Can a maple survive with half day sun ?

I have a 10 feet Red sunset maple in a pot that I would like to plant at the south west side of my house to be used as a shade tree, you know to shade the house from the afternoon sun. My question is if I plant the tree in the intended location, the tree only gets the sun from noon to sunset, can it survive on this kind of condition ?
Appreciate if any expert in this group can share their experience.
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I'm no expert but I had one in similar situation. I say "had" because it got so big it threatened the house and I had to cut it down. Frank
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snipped-for-privacy@hotmail.com (JW) wrote in message

It was a maple, but don't think it was a red maple. Important thing is you consider ultimate size of tree in relation to your house. Google indicates red maple will be 40-60 ft in 25 years. My tree was healthy but I had to trim one limb that was scraping garage roof and tree got so big, I was concerned that if it fell, it could cause considerable damage to house. Frank
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Sounds as if you have more than enough sun for it IMO. DK

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That's plenty of sun. What state are you in? I have one that receives very little direct sunlight. It's kind of under a tree canopy of other full grown distant trees. (planning for the future) ...So mine has grown slowly. I believe this tree has a very shallow root system. I lost another one I had to a strong wind which was already about 15 feet. Maybe these trees topple easily during storms due to the nature of the root system. <?> So you might want to plant accordingly to which way most of the storms blow in your area. (would it blow away from your home or towards it?) I don't think they are very draught tolerant when they are young (depending on where you live). But they are a beautiful tree. Whether or not this is the most suitable shade tree for a smaller lot well that might be a good topic for discussion. You could plant the maple on another spot just for eye appeal and get something else instead for shade. I once saw a website that showed the silhouettes of tree shapes in black and their various appropriate use. For example; umbrella shaped etc. and it discussed various tree uses. Maybe you could find a website like that.
Respectfully,
Zebrin

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I am from Southern Ontario, Canada, zone 6. We don't get too much wind in our area, so that shouldn't be a problem. Also here in the great white north the growing season is short, together with the fact that it only gets half day sun, I doubt it will grow at the rate of 3 feet a year as mentioned by another poster. I will be happy if it grows 1 feet a year. So 15 or 20 years later it will still be just a bit taller than my roof, not much of a threat to the house.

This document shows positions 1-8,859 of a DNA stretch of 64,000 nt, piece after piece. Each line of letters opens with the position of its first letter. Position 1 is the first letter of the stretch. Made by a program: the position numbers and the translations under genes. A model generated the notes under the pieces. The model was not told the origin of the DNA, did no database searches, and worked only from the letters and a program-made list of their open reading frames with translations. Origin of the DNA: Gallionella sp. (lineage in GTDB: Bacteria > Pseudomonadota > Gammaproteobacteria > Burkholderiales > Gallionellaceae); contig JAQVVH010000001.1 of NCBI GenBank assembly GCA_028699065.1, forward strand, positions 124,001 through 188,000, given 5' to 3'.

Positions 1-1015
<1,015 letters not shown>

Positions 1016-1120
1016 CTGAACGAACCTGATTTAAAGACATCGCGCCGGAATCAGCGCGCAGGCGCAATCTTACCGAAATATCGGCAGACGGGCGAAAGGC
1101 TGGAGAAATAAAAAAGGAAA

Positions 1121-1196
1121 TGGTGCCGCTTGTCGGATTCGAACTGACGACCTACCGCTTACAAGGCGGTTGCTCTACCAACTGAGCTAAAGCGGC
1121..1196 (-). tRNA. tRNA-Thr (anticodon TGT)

The red maple is one of my favorite tree. Another ones are northern red oaks, sweet gums, and serviceberry, which I plan to plant in some other spots around my house.

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Can half a maple survive half as well half a day with half sun half the time?
Maybe if you used half strength fertilizer and you watered it only half as much half the time?

plant
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snipped-for-privacy@hotmail.com (JW) wrote in message

Samples of maple shade tolerance on a scale of 1 to 10 with 10 being the most shade tolerant: red maple= 6.0-7.9 tolerant; sugar maple= 10 (most tolerant maple); boxelder= 1.8, very intolerant; silver maple5.8, intermediate.
(Source: "Native Trees For Urban And Rural America, A Planting Design Manual For Environmental DesignersGary L. Hightshoe)
This is consistent with my experience. I planted a sugar and a red among hybrid poplars which quickly grew and shaded-out the maples. This was 1979. The poplars had to be removed as they were dying. The sugar thrived in the shade and is now about 50 ft. tall. The red, which is ordinarily faster than the sugar survived but is spindly and about 15 ft. tall. Other reds planted in partial sun averaged at least 3 ft. linear growth per year.
Jack
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